Rules are not the same as willpower. Willpower pits the force of reinforcing stimuli against your determination to resist. A rule makes explicit the negative consequences of giving in to your impulses, and the positive consequences of not giving in. Rules are guided by higher brain functions. Categorical rules are easiest to follow:

* I don't eat French fries.
* I will not have dessert.

When the brain knows that a reward will not be forthcoming, it shifts its attention elsewhere.

If we learn to view the pursuit of sugar, salt and fat in a negative light, and to view with equal emotional significance behavior that encourages us to turn away from it, we can change a habit.

Counterconditioning is making a perceptual shift, and key to the essential principals of "Food Rehab."

* Engage in planned eating.
* Replace chaos with structure.
* Make simple yet specific rules about what and when to eat.
* Be predictable with food.

A just-right meal satisfies you for about 4 hours. A just-right snack satisfies you for about 2 hours. Eat half of what you normally eat, and then pay attention to how you feel 30 minutes later and then again 90 minutes later. Adjust accordingly until you find a serving size that is enough. Beyond that you are only eating for reward, not satiety. When people are served a "meal," their perception is that they are more satisfied than if they are served the exact same food called an "appetizer."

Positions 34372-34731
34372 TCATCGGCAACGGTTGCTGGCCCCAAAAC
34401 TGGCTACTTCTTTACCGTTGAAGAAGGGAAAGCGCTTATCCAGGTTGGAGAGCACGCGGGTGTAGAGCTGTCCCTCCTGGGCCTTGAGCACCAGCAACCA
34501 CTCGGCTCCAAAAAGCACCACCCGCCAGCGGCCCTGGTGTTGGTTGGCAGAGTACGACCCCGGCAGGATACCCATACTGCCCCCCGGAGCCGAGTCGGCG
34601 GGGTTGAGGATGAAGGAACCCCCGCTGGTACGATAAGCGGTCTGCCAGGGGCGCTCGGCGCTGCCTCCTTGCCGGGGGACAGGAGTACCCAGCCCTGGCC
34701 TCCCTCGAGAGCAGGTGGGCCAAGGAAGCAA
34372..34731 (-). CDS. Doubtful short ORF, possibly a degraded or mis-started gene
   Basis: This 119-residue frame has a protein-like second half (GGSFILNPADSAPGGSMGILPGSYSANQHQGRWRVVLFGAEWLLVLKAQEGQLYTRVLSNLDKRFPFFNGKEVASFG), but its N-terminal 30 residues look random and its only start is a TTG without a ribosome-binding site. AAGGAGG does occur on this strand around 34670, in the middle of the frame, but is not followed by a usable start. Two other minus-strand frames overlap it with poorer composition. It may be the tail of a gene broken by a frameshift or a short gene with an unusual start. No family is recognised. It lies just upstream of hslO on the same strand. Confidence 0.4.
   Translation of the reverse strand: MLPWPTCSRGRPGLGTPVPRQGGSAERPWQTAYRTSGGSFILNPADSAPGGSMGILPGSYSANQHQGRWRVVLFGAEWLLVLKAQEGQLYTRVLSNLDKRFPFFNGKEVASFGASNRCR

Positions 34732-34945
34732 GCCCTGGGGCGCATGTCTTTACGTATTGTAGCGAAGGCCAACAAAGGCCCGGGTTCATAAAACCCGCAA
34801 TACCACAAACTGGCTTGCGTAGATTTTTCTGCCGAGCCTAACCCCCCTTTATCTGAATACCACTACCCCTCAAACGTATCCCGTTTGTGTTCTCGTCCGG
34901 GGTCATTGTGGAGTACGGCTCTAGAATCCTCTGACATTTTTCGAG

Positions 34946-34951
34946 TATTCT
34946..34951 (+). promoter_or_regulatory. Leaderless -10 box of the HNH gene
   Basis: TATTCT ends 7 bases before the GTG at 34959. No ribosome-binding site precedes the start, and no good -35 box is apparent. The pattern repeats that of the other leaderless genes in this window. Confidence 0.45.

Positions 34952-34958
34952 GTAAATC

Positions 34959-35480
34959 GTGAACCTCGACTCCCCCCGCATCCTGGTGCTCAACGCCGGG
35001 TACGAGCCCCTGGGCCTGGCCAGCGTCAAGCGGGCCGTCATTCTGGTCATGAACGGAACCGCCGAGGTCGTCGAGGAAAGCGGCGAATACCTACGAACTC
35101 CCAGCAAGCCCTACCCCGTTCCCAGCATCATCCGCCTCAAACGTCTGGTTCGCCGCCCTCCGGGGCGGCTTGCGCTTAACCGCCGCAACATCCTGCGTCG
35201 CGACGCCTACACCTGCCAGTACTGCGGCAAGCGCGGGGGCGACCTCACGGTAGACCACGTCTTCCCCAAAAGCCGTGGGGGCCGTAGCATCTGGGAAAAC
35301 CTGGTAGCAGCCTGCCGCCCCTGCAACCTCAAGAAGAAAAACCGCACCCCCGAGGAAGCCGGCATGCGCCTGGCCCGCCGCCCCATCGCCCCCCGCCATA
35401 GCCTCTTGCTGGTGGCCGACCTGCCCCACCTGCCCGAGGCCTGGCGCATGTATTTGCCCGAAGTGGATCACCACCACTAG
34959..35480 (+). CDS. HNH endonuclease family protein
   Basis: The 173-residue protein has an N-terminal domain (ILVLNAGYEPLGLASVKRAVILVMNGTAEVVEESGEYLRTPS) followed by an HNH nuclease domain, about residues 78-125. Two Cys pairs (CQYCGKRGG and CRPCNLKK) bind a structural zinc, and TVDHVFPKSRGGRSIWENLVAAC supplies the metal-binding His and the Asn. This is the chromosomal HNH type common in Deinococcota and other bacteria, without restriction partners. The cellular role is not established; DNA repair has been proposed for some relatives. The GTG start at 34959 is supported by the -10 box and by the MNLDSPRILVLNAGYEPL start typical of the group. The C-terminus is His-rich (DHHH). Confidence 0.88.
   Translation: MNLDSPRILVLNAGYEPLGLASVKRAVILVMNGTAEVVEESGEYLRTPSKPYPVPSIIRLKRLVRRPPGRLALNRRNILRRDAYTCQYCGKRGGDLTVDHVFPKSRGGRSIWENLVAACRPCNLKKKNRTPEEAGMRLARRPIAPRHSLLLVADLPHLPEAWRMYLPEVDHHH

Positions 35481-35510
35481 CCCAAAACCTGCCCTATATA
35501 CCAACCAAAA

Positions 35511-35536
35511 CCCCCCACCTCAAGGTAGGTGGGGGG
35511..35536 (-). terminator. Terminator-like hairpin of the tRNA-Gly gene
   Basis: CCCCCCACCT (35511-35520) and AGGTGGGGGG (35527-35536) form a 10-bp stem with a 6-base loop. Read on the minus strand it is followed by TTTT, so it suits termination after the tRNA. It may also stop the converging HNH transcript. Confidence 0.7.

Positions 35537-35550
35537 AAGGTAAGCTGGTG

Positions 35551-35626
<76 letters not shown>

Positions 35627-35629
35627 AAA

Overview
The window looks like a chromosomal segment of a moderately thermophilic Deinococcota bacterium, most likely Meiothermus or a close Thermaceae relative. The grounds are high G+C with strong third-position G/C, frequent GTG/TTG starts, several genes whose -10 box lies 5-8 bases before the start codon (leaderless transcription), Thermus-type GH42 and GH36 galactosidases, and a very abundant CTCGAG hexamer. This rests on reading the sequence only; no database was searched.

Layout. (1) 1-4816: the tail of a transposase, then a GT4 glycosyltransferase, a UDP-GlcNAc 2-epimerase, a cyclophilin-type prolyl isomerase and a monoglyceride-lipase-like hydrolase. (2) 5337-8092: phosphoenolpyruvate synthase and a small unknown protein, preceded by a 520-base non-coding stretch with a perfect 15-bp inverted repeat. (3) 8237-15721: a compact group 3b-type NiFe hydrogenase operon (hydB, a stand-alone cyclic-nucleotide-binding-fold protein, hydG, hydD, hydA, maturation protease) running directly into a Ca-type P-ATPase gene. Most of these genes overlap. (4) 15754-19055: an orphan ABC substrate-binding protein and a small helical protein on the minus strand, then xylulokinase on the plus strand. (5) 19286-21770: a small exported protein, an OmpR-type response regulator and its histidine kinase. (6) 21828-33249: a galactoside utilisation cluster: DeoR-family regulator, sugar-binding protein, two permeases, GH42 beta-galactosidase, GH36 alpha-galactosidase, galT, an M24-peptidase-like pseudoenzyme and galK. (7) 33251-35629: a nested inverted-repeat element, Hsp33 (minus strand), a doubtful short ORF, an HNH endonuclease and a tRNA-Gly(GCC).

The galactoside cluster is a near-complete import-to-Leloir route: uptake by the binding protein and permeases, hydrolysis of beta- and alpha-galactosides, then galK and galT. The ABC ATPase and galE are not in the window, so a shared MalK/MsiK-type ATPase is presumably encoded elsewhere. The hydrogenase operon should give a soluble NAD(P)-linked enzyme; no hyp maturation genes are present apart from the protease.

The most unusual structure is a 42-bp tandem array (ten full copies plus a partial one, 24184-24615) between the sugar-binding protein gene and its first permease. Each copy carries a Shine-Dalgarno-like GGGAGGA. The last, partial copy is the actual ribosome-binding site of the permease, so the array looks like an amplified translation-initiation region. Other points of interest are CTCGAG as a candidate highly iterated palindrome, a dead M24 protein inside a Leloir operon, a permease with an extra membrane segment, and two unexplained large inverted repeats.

Any diet that keeps you hungry is guaranteed to fail. The most satiating micro-nutrients are meat and fiber. The least satiating is simple sugar. So you should eat whole wheat and brown rice instead of their white counterparts, meat instead of meat fillers, and an apple instead of applesauce. High fiber foods empty more slowly from the stomach, so you will feel satisfied for a longer period of time. Conversely, even though fat moves out of the stomach slowly, the body processes the feeling of fullness from fat more slowly, so it takes longer to feel full.

Eat foods that occur in nature - high fiber, complex carbs, protein, and small amounts of fat.